Can't wait for the next Olympics

It's a good thing the Olympics are over, because for a two-week period I was starting to exhibit some scary addictive behavior when it came to my television viewing. I sacrificed sleep, ate my meals in front of the television and forced strangers to listen to me talk about the way gymnastics are scored.

The behavior started before the opening ceremonies had even begun. As soon as an issue of Time magazine made me start thinking about the Olympics, I was on my parents' computer watching YouTube videos of past events.

My parents, who are not obsessive about anything and didn't end up watching any of the Olympics, thought I was watching current Olympic events.

"Of course not!" I would snap at them. "Don't you recognize that this is totally the Sydney, Australia, stadium?" Then I forced my dad to watch endless rhythmic gymnastics team event routines with me, until he managed to fake some emergency to get away.

Once the opening ceremonies actually began I was glued to my couch. I get very emotionally involved over athletes and countries that I previously had never heard of, and get a little teary during the parade of nations. At that point my social life, ability to vacuum and take a shower longer than a commercial break ended for me. I watched events ranging from archery to shooting to gymnastics to swimming. I even watched the marathon with my son, Silas, until he fell on the floor with his tongue hanging out the side of his mouth. I'm pretty sure he was faking it, but I couldn't get up to check since I was waiting to see if the athletes from Kenya were going to break away from the pack.

When I was forced to go to work, I would check the results on my phone. Because of the time delay I would sometimes even check the results while I was in the middle of watching an event. Knowing the ending doesn't ruin it for me — I hate suspense. After all, I'm the kind of person that reads the end of a mystery novel first.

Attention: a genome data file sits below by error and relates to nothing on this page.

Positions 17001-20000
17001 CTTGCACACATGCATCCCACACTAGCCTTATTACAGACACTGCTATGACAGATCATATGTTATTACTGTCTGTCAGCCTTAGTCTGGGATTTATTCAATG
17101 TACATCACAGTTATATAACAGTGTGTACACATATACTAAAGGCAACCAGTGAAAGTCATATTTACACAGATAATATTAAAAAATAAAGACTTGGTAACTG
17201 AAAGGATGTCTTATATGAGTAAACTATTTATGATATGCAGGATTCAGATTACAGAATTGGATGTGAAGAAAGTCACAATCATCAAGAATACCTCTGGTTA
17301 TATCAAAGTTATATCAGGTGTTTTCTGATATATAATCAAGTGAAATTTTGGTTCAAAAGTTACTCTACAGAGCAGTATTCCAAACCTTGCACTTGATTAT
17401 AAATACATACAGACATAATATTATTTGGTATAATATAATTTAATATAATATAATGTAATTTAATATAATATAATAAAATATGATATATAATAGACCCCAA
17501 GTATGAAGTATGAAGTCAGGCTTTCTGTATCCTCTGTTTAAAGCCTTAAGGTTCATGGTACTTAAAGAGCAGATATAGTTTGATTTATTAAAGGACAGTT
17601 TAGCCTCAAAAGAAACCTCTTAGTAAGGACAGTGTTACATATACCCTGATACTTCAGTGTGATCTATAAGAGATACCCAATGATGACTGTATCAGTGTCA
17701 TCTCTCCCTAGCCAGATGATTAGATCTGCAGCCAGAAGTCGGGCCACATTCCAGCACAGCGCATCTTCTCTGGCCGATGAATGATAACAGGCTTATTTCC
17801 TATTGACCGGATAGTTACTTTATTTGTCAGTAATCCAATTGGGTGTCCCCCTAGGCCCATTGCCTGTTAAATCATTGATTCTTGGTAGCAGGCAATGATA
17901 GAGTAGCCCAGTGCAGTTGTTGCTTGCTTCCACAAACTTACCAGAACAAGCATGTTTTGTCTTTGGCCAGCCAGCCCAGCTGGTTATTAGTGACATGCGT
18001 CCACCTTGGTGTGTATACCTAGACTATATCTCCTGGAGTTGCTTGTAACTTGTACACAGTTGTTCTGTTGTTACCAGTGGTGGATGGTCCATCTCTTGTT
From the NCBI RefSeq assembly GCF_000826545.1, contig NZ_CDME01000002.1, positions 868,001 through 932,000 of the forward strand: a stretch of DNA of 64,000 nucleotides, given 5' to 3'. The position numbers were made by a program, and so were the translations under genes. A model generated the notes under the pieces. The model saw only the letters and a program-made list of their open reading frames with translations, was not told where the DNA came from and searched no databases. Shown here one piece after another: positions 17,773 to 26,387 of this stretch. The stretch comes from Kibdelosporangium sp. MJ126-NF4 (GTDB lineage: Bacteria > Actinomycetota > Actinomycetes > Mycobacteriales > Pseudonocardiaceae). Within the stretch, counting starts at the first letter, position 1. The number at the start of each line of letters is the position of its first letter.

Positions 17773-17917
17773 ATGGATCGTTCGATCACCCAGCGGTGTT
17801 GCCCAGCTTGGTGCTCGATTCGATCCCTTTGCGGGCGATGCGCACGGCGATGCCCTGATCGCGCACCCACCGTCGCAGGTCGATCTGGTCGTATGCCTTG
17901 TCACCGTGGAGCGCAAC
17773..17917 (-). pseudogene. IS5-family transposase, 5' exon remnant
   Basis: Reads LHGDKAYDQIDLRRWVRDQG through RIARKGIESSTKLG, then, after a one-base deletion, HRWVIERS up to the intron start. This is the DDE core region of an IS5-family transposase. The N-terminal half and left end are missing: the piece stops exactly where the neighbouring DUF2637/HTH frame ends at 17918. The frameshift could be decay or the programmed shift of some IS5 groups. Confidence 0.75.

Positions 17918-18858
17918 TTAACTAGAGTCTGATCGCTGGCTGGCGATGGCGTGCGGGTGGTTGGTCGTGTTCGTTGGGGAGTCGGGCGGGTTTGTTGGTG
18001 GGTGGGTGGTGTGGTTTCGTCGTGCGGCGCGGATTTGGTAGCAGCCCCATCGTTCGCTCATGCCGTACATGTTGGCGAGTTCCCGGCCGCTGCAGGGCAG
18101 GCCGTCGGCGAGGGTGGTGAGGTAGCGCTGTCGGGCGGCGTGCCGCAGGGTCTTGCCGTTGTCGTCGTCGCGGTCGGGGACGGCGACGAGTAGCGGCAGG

I love watching the Olympics, not for the suspense of who wins, or with any particularly nationalist fervor, but because I love watching the top athletes in the world compete against each other. The hard work they have done, their dedication and their sheer athleticism inspire me. Some stories are more inspiring than others. If you've seen me in the past two weeks, I have probably forced you to listen to me talk about Oscar Pistorius, the runner from South African who runs on two prosthetics. Pistorius is the first amputee to ever compete in the Olympic Games. I've also felt indignant on behalf of the noncheating breast-strokers after another South African athlete, Cameron van der Burgh, admitted to taking extra kicks during his event. His excuse, that "If you're not doing it, you're falling behind" sounded like something my son would say. My son is 8.

Now the Olympics are over for two years until the Winter Games begin.

I feel a little blue, like those people who get a feeling of depression and let-down after Christmas has ended. Now what will I do with my day? I no longer can devote my hours to sitting on the couch, snacking and simultaneously drooling over the male water polo players. On the other hand, two years is probably long enough for me to vacuum, catch up on doing my dishes and learn all the rules behind curling before the 2014 Olympics begin in Sochi, Russia.

But in 2014 I have to remember to take my vacation time during the Olympics, so that this time I really won't miss a thing.

Zoe Abel is pounding the butt imprint out of her couch and scrubbing out the drool. You can contact her at

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